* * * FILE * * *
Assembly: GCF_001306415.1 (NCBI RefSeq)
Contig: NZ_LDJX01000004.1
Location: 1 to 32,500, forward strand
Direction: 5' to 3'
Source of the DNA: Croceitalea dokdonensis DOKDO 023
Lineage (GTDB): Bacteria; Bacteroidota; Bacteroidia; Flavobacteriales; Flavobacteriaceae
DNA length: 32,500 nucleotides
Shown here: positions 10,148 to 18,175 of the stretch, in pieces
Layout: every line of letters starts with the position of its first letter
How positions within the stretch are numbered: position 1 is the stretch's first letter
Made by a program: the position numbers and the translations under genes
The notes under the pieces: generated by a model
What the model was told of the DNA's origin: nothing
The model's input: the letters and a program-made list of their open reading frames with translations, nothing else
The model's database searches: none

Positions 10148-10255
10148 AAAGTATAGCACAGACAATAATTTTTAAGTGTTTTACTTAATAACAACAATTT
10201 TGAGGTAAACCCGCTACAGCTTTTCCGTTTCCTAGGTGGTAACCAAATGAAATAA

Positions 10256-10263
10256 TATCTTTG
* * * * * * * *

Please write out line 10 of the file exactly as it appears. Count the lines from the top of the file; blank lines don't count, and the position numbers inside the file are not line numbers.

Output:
How positions within the stretch are numbered: position 1 is the stretch's first letter